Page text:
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The Porter Click Family, no. 1 - Battle of Flowers Parade (1941)

Carla Click

Silent | 1941

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  •  Goliad Public Schools Marching Band 
  •  Laredo High School Marching Band 
  •  Daughters of the Republic of Texas 50th Anniversary Float 
  •  San Antonio Vocational and Technical School Float 
  •  Brackenridge High School (San Antonio) Marching Band 
  •  Jefferson High School Float 
  •  Washington Irving Junior School (San Antontio) Float 
  •  University of San Antonio (now Trinity University after the merger of the two schools in 1942) - The Judgment of Paris at Olympus 
  •  Woodlawn Lake Rhythm band Float 
  •  International Order of the Rainbow Float 
  •  DeMolay Float 
  •  Kappa Sigma Delta Float 
  •  San Antonio Elks Lodge #216 
  •  Big Spring High School Marching Band 
  •  Alamo Heights Schools Float 
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This home movie captures scenes of the Battle of Flowers Parade in downtown San Antonio on April 25, 1941. Representatives of many community organizations and schools ride on elaborately decorated floats, and military corps and high school marching bands from all over Texas march in uniform. The Battle of Flowers parade began in 1891 and is held each year in April to honor the heroes of the Alamo and celebrate the victory of the Battle of San Jacinto when Texas gained its independence. The parade was founded by Ellen Maury Slayden, a congressman’s wife, who recruited her friends to form the original Battle of Flowers Parade committee. The parade is still produced entirely by women. The 1941 parade celebrated the event’s 50th Anniversary.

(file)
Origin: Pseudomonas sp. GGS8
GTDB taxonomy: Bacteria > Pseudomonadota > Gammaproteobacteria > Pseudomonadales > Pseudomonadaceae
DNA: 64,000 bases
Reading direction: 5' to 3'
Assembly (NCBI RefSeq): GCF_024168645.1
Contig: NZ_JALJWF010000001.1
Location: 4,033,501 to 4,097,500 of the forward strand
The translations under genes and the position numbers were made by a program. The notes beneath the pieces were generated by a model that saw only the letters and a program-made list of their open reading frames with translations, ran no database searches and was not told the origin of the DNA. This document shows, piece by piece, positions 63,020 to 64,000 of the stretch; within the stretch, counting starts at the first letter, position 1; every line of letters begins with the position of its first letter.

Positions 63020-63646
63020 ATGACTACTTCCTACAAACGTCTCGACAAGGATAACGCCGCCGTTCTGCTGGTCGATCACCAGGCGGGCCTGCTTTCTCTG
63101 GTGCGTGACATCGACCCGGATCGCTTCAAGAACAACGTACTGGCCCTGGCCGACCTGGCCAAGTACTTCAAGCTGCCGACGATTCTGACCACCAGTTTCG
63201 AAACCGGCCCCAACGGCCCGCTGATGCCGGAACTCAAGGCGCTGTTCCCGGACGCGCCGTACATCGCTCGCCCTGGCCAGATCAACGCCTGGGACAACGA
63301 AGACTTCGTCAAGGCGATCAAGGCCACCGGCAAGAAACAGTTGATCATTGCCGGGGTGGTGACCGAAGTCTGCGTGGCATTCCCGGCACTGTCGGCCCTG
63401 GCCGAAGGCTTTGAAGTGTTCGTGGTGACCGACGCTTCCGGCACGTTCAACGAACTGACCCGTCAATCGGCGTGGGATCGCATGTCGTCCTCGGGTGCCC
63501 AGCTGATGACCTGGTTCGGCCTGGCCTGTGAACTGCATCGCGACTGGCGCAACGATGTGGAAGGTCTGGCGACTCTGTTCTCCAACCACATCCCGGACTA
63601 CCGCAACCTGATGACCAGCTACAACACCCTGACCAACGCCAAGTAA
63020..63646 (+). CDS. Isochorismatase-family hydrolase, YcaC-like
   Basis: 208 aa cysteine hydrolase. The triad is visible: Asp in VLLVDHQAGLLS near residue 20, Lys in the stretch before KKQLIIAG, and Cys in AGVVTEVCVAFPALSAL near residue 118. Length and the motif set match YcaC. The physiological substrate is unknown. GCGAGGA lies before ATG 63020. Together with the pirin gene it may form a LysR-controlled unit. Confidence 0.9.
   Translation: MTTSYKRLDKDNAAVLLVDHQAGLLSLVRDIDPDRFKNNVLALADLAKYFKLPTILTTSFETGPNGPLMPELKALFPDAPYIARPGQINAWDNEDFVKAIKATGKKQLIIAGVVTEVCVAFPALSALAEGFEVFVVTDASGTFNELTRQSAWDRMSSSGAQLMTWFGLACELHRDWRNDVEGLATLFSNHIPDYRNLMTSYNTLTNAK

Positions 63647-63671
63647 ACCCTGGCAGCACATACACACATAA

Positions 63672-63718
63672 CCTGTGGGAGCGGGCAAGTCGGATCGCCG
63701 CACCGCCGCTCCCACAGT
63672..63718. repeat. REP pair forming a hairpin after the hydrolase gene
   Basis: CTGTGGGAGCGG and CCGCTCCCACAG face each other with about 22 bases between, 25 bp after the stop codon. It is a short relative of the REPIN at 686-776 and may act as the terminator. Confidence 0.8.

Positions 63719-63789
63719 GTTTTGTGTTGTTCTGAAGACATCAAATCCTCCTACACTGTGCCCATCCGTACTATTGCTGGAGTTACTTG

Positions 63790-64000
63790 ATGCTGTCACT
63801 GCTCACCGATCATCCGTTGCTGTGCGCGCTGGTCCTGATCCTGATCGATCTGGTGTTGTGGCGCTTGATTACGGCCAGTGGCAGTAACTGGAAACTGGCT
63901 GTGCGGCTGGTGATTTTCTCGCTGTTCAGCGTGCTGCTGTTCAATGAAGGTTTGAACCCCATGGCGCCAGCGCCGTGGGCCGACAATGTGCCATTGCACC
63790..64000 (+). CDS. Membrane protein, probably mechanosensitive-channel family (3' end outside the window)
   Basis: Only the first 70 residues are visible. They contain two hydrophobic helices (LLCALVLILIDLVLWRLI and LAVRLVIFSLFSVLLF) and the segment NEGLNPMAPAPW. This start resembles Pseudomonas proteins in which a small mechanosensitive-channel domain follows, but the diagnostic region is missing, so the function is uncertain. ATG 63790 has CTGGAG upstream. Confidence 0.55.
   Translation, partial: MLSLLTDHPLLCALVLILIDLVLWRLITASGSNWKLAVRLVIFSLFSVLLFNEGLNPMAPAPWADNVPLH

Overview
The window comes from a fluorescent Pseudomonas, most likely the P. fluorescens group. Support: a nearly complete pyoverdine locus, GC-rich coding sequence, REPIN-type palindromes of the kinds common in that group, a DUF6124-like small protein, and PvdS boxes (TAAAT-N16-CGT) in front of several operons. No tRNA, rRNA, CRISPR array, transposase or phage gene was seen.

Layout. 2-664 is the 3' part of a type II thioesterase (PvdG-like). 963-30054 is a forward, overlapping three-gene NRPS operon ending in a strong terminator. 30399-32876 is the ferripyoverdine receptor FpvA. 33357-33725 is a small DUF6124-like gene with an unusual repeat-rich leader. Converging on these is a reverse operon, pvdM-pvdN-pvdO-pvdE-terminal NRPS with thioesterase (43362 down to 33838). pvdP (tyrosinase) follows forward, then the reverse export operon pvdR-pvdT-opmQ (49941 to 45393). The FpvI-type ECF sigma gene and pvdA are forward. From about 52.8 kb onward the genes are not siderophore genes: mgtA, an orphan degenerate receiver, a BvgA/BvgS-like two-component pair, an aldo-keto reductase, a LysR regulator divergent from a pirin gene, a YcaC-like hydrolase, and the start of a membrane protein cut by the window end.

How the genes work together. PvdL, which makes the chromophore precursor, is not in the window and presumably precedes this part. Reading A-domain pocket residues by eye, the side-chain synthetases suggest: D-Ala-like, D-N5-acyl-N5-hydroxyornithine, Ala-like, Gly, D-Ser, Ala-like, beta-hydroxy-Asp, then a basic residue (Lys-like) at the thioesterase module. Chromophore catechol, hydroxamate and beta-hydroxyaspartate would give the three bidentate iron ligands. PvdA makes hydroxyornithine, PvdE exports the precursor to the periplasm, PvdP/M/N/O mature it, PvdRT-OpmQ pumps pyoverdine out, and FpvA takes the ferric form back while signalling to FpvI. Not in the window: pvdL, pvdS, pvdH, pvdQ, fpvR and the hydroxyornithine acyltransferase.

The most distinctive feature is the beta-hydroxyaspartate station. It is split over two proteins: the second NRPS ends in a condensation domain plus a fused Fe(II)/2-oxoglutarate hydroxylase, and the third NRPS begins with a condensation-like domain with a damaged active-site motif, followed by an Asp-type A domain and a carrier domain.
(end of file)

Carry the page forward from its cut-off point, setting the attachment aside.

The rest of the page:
Fiesta San Antonio is an annual event that celebrates the heroes of the Texas Revolution and San Antonio's local culture. Fiesta began as a one parade event with the first Battle of Flowers Parade in 1891. The Battle of Flowers parade includes elaborate floats and an actual battle of flowers, where blossoms are thrown in lieu of ammunition, in front of the Alamo. The parade is held in honor of the Battle of the Alamo and the Battle of San Jacinto, held on or during the week of April 21, the day Texas won its independence from Mexico in 1836. Fiesta San Antonio grew to include balls, parties, a carnival, and a coronation - crowning a queen, a princess, 24 duchesses, and King Antonio. It eventually evolved into its present day, 10-day celebration that features over 100 events, including three major parades, one of which takes place on the San Antonio River Walk where the floats actually "float." Fiesta San Antonio's festivities have come to celebrate not only the Texas Revolution, but also San Antonio's rich, diverse culture and heritage.